KANSAS CITY, Mo. — As visitors make their way to the Kansas City metro for the Big 12 Tournament, bars and restaurants anticipate confusion over mask wearing. But the businesses are prepared to pick up where they left off.
"It gives us a chance to show nationally what a special place Kansas City really is," said David Lopez, general manager of Manny's Mexican Restaurant and president of the Greater Kansas City Restaurant Association (GKCRA).
Manny's Mexican Restaurant in the heart of the Crossroads is ready to welcome and serve Big 12 fans like they were last year before COVID-19 restrictions hit the metro and the tournament itself was canceled.
"To tell 60-plus people that they have to file for unemployment because of this pandemic [is] one of the worst moments of my life," Lopez said.
Manny's lost about 60% of sales during that quarter, according to Lopez, but quickly adapted to keep serving customers.
The restaurant's table distancing, face masks and cleaning on the hour will continue during the tournament, in line with local health guidance.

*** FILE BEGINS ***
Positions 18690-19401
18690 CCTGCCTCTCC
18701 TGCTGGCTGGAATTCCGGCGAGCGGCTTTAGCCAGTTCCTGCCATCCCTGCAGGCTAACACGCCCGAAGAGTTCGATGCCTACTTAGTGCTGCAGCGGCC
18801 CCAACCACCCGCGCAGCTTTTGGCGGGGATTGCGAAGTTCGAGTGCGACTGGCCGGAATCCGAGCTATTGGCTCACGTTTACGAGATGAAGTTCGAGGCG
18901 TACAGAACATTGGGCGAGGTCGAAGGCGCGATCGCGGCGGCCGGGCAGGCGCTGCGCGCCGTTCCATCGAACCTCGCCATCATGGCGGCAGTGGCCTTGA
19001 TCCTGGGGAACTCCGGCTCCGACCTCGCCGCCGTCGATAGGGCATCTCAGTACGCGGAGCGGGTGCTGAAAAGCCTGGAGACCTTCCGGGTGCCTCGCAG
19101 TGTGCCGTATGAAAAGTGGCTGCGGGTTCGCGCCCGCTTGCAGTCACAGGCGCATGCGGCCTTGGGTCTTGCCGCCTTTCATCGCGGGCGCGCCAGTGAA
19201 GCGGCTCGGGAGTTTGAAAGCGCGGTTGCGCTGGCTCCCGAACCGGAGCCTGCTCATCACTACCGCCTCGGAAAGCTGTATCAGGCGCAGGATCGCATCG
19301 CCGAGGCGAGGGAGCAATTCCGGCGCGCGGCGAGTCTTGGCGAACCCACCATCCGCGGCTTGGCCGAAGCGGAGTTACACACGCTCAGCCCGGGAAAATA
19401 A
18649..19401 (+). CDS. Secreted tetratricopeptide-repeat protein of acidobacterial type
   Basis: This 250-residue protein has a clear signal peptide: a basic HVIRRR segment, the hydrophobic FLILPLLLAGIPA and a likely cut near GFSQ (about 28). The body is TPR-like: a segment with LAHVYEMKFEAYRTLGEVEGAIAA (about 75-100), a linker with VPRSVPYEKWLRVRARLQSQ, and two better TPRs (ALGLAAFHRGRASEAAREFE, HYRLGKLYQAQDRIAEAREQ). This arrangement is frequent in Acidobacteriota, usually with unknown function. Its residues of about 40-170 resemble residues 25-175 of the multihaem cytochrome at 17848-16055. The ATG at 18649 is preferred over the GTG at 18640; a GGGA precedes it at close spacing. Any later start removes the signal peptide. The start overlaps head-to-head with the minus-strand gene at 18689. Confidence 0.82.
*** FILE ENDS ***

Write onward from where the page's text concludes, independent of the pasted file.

"We're still under a mask mandate here in Kansas City," Lopez said. "Once you sit down, once there's proper distance between folks, which every restaurant and bar is going to provide here in Kansas City. For the next four days, people will be safe and they will be taken care of here in Kansas City. But we all have to make a collective effort."
Same goes at the Streetcar Grille & Tavern at 16th and Main streets.
"It's how we've handled it in the past. We are right next to two hotels so we always have out of towners," Jennifer Hudson, Streetcar Grille & Tavern manager, said. "We just politely asked them, 'Please go ahead and put a mask on until you get to a table, and if you get up make sure you put the mask back on.'"
Although Streetcar Grille & Tavern cut staff at the beginning of the pandemic, Hudson said staff has doubled for the busy days ahead.
"Our job is to make sure everybody stays safe," Hudson said.
Lopez said GKCRA is doing everything it can to disseminate information about grants and loans to help establishments keep their doors open – but the tournament is a much-needed boost.